“We recognise that we will need to work through the practicalities of this approach in more detail, so will return to the SSRB next year having tested the viability of this proposal in a few departments first,” it said in its evidence.
Capability-based pay progression
Another policy aimed at stopping high turnover is capability-based pay progression, which has been in the works since 2018 – but the evidence indicates we are unlikely to see these reforms introduced until at least April 2023.
The Cabinet Office said it is still investigating how the system, which aims to reward officials for developing skills and expertise rather than requiring people to change jobs to get pay rises, will work.
The government delayed introducing capability-based pay last year due to economic uncertainty and instead piloted a version of the system in six departments in 2021-22: the Ministry of Justice, Department for Work and Pensions, Department for Transport, Department for Education, Department for International Trade and Submarine Delivery Agency.
Evaluations of the pilots – which aimed to test how officials interact with the capability assessment process and identify any issues with the system – is set to be completed by the summer.
“Whilst they’re piloting a process in order to assess capability, how that then converts into pay is still unknown to us,” Thirlby said.
“We need to know how that's going to manifest itself to know whether or not it is going to deliver any outcomes for the senior civil service.”
A Cabinet Office spokesperson said: “The introduction of a capability-based pay progression system remains a key priority and is an action set out in the Government Declaration on Reform.”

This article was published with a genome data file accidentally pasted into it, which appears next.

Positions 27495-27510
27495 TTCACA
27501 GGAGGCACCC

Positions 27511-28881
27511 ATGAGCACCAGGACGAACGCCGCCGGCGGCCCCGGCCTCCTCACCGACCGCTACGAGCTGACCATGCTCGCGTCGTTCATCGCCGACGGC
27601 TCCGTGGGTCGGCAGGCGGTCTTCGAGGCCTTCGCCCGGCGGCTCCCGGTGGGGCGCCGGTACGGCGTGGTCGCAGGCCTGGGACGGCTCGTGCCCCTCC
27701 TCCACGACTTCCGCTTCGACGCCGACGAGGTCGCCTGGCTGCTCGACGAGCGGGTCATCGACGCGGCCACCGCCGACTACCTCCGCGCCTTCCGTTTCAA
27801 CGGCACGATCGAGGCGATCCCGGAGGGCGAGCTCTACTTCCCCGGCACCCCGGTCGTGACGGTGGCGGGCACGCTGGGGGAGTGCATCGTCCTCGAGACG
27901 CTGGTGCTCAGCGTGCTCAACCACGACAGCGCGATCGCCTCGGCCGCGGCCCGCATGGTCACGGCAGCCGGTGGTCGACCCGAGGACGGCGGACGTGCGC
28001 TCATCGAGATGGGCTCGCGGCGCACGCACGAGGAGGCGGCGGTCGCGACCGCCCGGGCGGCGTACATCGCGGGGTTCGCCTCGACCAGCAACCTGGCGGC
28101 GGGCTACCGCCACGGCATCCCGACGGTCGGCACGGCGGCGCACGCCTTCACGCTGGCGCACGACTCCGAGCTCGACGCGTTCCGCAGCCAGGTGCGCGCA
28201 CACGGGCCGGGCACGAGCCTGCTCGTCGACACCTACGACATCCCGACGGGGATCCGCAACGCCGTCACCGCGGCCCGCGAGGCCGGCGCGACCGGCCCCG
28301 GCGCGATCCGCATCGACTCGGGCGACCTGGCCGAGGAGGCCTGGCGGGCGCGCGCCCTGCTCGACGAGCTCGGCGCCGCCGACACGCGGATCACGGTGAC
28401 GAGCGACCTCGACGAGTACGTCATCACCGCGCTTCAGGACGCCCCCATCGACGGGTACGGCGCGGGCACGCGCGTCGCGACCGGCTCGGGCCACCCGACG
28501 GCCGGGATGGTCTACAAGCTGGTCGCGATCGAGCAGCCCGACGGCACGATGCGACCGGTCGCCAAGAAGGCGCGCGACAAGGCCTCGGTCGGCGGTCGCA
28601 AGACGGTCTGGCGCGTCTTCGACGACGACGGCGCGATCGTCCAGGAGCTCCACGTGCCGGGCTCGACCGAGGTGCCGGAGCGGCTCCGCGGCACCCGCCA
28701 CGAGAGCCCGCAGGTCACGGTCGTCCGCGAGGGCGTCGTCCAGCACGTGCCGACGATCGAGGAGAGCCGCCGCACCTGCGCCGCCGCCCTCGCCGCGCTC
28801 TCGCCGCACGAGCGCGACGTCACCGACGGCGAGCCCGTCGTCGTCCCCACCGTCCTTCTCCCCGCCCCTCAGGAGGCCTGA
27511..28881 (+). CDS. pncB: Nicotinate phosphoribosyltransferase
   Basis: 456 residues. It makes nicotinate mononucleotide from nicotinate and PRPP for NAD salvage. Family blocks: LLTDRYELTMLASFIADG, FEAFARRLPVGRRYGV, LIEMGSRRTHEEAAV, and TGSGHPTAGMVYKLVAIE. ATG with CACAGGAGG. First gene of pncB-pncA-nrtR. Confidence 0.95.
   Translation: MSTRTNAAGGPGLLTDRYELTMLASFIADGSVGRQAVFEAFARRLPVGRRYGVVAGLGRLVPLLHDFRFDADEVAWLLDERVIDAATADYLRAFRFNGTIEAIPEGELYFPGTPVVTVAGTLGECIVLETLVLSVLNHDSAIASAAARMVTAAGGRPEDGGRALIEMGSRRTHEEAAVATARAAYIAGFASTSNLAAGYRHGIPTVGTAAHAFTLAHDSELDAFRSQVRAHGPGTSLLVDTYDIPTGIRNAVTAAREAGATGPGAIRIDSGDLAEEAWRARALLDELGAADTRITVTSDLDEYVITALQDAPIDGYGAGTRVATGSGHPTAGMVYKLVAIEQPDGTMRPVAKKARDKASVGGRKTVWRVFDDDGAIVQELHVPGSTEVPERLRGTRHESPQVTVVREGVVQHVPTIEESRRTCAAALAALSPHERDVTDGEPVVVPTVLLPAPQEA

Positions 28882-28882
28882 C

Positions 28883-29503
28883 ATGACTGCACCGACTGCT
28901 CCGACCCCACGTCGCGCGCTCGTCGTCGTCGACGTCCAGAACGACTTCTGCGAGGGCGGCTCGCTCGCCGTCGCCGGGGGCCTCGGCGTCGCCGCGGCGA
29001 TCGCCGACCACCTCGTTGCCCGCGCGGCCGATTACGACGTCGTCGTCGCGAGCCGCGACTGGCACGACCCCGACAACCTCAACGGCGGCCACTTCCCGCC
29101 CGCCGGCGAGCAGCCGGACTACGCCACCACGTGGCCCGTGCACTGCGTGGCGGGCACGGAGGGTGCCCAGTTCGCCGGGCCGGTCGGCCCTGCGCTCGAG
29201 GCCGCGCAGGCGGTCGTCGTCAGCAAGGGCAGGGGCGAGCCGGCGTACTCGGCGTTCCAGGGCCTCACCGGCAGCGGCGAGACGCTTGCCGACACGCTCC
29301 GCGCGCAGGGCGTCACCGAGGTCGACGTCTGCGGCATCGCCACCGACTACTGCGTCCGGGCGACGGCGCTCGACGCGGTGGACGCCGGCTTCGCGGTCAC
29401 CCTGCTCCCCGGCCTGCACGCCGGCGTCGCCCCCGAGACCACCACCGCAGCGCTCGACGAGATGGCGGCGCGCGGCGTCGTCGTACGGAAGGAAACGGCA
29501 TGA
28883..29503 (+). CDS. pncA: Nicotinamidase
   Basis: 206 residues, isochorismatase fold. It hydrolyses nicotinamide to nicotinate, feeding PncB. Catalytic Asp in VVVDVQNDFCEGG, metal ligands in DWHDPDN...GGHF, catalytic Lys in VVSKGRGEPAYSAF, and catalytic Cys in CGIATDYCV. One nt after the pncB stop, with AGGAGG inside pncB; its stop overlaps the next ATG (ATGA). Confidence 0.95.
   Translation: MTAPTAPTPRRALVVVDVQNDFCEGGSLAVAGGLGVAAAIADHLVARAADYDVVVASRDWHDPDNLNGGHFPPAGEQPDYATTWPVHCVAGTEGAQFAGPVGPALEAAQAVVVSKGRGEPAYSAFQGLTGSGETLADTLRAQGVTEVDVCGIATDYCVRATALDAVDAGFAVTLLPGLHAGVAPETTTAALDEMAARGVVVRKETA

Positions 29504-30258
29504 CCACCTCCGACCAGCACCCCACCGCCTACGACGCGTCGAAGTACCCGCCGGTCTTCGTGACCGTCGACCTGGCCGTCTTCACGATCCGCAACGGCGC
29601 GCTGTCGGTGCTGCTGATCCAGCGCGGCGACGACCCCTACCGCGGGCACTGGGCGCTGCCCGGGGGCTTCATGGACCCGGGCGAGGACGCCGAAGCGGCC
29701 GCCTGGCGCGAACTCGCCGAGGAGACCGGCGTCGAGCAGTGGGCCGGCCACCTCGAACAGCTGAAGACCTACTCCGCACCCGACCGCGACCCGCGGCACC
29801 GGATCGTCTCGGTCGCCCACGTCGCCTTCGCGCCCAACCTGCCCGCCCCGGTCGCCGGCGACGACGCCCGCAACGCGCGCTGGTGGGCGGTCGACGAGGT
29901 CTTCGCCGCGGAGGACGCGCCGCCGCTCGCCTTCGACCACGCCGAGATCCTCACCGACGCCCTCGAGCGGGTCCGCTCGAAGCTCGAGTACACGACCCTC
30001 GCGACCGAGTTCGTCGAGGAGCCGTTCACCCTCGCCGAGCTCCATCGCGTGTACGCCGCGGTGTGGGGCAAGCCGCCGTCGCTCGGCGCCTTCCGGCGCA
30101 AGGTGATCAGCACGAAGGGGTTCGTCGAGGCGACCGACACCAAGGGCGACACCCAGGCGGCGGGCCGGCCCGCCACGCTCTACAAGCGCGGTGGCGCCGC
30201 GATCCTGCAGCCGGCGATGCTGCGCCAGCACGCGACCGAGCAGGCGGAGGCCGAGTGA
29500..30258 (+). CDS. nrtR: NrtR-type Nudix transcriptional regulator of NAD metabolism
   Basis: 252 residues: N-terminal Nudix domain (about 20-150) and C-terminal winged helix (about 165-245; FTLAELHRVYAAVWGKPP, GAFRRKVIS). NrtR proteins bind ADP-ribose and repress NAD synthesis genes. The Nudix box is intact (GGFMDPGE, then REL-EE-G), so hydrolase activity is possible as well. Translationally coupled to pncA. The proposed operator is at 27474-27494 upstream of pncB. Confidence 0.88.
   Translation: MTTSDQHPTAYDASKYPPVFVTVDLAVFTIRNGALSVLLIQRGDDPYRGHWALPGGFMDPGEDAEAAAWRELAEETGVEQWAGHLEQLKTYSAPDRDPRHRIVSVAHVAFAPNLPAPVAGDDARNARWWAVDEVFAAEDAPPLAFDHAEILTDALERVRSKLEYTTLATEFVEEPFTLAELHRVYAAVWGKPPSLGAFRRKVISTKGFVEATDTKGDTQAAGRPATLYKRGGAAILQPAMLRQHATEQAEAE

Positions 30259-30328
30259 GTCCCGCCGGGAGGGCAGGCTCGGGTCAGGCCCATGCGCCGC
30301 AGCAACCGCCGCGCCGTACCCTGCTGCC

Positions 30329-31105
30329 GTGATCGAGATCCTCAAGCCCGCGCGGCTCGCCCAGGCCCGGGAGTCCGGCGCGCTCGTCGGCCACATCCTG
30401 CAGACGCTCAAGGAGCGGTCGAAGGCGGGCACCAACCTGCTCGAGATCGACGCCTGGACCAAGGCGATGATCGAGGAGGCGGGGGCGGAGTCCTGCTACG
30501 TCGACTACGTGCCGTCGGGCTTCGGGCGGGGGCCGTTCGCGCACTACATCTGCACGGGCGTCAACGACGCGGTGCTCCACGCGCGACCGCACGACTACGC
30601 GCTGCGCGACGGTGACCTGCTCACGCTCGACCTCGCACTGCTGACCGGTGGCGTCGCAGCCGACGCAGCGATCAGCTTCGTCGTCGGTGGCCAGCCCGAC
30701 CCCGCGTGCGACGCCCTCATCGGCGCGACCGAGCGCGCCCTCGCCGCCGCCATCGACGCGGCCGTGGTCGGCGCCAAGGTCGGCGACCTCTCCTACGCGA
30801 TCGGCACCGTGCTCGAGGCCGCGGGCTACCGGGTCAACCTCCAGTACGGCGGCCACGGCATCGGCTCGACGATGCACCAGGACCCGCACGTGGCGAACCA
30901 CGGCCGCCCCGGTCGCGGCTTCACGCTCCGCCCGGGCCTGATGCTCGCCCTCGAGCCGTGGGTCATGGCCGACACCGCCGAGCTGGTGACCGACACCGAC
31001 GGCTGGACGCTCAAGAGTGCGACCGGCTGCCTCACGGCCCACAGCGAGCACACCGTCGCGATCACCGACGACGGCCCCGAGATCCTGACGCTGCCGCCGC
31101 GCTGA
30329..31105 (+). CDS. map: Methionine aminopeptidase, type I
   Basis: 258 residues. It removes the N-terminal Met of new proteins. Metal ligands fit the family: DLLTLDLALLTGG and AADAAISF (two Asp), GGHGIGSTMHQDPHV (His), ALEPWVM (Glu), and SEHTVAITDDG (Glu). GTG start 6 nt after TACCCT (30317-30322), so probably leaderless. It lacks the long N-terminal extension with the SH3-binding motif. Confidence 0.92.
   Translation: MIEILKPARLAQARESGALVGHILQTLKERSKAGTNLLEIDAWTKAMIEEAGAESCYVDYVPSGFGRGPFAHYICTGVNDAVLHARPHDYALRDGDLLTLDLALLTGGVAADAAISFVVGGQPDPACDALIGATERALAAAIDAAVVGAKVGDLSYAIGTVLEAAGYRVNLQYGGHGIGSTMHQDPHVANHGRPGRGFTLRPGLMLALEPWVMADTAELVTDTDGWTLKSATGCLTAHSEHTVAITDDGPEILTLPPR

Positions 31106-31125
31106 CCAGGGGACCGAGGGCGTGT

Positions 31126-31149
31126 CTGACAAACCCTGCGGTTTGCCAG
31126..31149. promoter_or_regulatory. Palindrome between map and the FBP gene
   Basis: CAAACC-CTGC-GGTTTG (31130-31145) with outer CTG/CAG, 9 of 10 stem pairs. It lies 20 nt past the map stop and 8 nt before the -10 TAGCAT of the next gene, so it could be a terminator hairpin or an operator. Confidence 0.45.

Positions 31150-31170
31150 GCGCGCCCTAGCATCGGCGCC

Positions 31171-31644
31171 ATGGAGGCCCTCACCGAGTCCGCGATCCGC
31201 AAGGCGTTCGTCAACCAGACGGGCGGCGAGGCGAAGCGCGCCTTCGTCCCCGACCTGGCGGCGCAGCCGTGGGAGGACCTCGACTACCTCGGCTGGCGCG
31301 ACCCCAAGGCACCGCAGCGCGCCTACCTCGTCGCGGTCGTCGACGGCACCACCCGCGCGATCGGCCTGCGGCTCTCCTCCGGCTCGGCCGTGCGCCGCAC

The Cabinet Office said it will give further details to the SSRB on progress with capability-based pay at some point during 2022-23.
Five-year reform plan
The government has been working on a new strategic vision for the SCS but this has been delayed so its impact can be maximised, the Cabinet Office said in its evidence.
The Cabinet Office started work on the SCS Strategic Plan last year, which sets out four key priorities for reforming the SCS: improving skills and capability; attracting new talent, setting clear leadership expectations and improving identity and community.
The plan, which the Cabinet Office said will be published sometime this year, aims to help achieve the Declaration on Government Reform’s goal to build a skilled, innovative and ambitious SCS equipped for the future.
The Cabinet Office says the plan "lays the foundation” for reforming skills, porosity (movement between the civil service and other sectors to share skills, expertise and knowledge and build better relationships) and accountability.
Thirlby said the details shared in the evidence were promising, but said she was “slightly cynical that it will all come together”.
“Although it does feel like they are looking more holistically at the SCS as a workforce, which is good,” she added.
The update also reveals the Cabinet Office's plans to pilot new criteria which would decide the standards of digital capability and confidence that non-Digital, Data and Technology Profession senior officials at SCS1 and SCS2 level will soon need to demonstrate, expanding on comments made by the head of the Fast Stream at Public Technology Live last month. The pilot was due to get underway in early 2022, according to the submission.
A Cabinet Office spokesperson said the evidence shows the government's vision for the SCS pay framework, which aims to "attract, retain and develop the very best senior talent for government, while ensuring pay remains affordable”.